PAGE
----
Hamish Hamilton, 2013, 259 p.
James Robertson has published a series of novels dealing with Scottish themes, The Fanatic conjoins a present day tale with one set in Covenanting times, the testament of Gideon Mack has a modern day Kirk Minister meet the devil, Joseph Knight examines the (in danger of being forgotten) colonial and slave-owning legacy, while And the Land Lay Still deals with the rise of the Scottish independence movement in the late twentieth century. Scottish themes also abound in Robertson’s short fiction, of which I have read these and these.
The Professor of Truth marks a slight digression. While not dealing explicitly with Scottish subject matter – though its narrator is an Englishman living in Scotland – it takes an oblique look at an incident from recent Scottish history.
Alan Tealing is a lecturer in English literature in a university “of no great age located in a part of Scotland that positively groans under the accumulation of history.” Many years before the events of the novel his wife and daughter were killed when, while over the Scottish Borders, a bomb exploded in the aeroplane in which they were travelling to her parental home in the US. During the course of the trial of the men accused of the act, held in a foreign country, Tealing, despite wishing the reverse, becomes convinced of their innocence. His life since has been dominated by his search for the truth of what happened. This brings him into conflict with not only the authorities, but also the families of other bereaved, of his dead wife, and even his own mother, father and sister.
The inspiration for this scenario is not hard to discern but Robertson is at pains to avoid specifics. The place for the supposed “ingestion” of the bomb onto the aircraft is only ever referred to as “the island,” the town the destroyed plane descended on is never named, likewise the country the accused came from. (The incident also occurs around Thanksgiving rather than Christmas and the names of the accused are amended.)
The trigger for Robertson’s story is the appearance at Tealing’s house, one snowy day, of “Ted Nilsen,” a dying man attached to one of the US agencies which dealt with the aftermath of the bombing. Their discussions of the “narrative” of the atrocity, a narrative which evolved over time from a revenge attack by a terrorist cell in Germany funded by a Middle Eastern country which itself had had a plane downed (in an error of confusion) by US action even earlier, to a newer, less important to avoid annoying, Nearer Eastern country, are well laid out.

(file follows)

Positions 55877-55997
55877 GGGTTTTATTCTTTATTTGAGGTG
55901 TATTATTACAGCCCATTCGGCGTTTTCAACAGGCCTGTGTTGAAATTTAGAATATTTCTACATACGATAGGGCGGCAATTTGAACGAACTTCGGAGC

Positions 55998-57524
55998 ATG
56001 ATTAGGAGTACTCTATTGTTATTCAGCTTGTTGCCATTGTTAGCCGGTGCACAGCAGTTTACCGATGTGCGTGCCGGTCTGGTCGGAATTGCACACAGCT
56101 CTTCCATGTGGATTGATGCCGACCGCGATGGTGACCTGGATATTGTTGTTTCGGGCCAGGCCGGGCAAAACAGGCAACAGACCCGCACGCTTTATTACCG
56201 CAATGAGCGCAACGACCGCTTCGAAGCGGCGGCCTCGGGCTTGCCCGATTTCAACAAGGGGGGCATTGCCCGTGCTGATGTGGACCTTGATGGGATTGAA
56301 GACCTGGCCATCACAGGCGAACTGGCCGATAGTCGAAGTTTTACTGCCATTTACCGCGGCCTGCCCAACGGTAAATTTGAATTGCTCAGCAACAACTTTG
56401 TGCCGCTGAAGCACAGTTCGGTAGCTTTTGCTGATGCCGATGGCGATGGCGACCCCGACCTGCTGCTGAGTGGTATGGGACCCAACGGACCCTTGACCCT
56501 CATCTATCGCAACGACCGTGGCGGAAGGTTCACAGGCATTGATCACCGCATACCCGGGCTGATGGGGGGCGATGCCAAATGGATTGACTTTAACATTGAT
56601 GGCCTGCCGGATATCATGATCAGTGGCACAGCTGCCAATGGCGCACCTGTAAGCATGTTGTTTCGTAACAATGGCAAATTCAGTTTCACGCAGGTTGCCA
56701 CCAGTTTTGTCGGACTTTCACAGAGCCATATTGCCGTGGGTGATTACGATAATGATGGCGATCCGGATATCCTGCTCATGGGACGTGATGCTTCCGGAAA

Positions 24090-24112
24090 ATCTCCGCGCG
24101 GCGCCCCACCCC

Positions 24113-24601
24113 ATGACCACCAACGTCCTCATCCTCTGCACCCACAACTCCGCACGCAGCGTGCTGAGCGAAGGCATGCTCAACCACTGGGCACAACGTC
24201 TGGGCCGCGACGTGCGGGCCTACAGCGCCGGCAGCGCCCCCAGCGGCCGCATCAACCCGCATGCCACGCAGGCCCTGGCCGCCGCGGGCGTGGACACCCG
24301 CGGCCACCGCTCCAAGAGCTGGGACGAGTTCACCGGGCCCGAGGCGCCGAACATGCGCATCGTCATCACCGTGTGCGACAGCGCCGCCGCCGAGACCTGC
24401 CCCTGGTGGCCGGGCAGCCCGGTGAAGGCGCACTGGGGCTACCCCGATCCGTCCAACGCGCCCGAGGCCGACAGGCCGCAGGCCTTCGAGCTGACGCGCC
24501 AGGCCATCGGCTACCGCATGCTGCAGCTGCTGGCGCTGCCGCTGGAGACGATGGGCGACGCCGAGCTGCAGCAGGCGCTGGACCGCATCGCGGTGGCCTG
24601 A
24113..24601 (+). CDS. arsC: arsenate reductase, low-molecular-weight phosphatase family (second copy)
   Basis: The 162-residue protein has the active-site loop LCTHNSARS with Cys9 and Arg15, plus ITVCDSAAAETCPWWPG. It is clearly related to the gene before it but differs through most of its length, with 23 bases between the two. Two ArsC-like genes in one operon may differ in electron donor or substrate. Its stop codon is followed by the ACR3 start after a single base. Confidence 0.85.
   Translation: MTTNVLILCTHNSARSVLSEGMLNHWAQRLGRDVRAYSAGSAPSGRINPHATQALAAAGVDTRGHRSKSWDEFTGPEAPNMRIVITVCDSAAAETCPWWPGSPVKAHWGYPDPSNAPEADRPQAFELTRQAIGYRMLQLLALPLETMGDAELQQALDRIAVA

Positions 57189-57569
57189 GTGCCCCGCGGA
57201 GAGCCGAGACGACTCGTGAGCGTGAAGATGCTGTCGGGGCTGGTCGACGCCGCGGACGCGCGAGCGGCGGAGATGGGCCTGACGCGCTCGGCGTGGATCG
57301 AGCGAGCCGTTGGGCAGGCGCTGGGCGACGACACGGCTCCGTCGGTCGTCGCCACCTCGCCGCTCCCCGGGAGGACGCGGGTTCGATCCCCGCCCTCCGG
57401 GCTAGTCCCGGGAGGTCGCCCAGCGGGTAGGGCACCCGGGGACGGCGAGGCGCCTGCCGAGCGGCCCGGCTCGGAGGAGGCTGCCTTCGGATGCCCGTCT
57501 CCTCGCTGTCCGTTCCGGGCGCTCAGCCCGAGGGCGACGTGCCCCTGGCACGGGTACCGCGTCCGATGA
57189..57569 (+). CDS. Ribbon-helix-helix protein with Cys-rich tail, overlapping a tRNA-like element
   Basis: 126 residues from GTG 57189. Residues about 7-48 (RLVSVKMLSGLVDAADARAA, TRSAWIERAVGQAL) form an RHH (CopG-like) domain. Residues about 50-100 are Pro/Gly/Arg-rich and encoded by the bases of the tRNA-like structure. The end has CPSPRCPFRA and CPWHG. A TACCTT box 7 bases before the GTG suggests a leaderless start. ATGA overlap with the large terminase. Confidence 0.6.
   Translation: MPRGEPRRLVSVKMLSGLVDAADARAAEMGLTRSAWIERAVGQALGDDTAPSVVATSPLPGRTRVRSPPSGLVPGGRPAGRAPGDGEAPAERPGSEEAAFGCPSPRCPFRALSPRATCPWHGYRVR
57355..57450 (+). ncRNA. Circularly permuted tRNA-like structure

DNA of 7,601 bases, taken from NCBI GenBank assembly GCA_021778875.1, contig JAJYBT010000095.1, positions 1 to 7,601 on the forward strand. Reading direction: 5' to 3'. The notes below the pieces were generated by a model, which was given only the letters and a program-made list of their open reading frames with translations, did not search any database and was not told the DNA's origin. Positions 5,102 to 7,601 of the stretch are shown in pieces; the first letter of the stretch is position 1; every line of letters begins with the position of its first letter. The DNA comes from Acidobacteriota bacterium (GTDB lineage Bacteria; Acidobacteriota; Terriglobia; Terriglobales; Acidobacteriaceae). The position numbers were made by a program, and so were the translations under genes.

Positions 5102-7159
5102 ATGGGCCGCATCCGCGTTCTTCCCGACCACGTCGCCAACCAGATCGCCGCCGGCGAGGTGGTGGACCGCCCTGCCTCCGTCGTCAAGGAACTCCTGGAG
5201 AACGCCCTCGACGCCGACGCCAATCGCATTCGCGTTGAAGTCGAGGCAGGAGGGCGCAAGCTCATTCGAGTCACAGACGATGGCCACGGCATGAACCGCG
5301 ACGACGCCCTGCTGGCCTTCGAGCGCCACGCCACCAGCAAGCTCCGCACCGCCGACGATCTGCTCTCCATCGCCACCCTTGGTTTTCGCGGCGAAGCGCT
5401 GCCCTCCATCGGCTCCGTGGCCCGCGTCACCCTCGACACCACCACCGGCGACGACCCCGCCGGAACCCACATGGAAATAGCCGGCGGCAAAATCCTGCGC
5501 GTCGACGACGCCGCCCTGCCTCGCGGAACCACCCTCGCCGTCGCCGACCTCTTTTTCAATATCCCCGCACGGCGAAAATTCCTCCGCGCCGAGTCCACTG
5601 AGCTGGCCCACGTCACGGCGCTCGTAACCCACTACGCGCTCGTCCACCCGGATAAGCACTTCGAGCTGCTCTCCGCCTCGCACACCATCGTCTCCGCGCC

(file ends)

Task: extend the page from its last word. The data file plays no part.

Tealing’s early life, his meeting with his wife, his learning of the tragedy, his trip to the Borders to try to find out if his wife and child are still alive, his subsequent disillusionment with the trial and lack of engagement with the world – barely ameliorated by a sporadic relationship with a colleague – are described in alternate chapters to his discussions with Nilsen. In his academic life, Tealing has a sense of being fraudulent, as, while he can discourse at length about them, he remembers almost nothing of all the books he has read. This fear of being found out in one’s inadequacies is a very Scottish trait, however. For Tealing, “Too many people write books. Far, far too many people write novels.” In his search for truth he consults a lawyer who tells him a courtroom is not a search for truth, it’s a venue for a fight between two sides. Justice may be done, truth may come out, but that isn’t the point.
All this is superb, but when “Nilsen” leaves the house, the book takes a less cerebral turn. Tealing travels to Australia, in bush fire season, to try to talk with the witness who was essential to the conviction (and who was subsequently well rewarded and given a new identity for his efforts.)
Aside. The details of the fluctuating “narrative” and the payment to the witness will be no shock to those who took a close interest in the real-life model for the bombing.
In Australia Tealing first encounters the witness’s Vietnamese wife – who has a tragic back-history of her own but agrees (perhaps a touch too willingly for suspension of disbelief) to facilitate the necessary meeting. The morphing of the story into one where a bush fire becomes an immediate threat was odd – though it gives Tealing the opportunity he had craved to engage with the witness. These bush fire scenes were reminiscent of something else I’ve read – almost Ballardian in tone.
Tealing and the witness (who now goes under the name of Parr) are never on the same level. Finding out Tealing’s occupation Parr says to him books are, “Like noise on paper,” and their discussion make Tealing remember one of “Nilsen”’s questions to him, “Were you even alive before the bomb went off?” which is an epiphany of sorts.
Pedant’s corner. In a book written by a Scot and published in the UK why is “medieval” spelt the US way?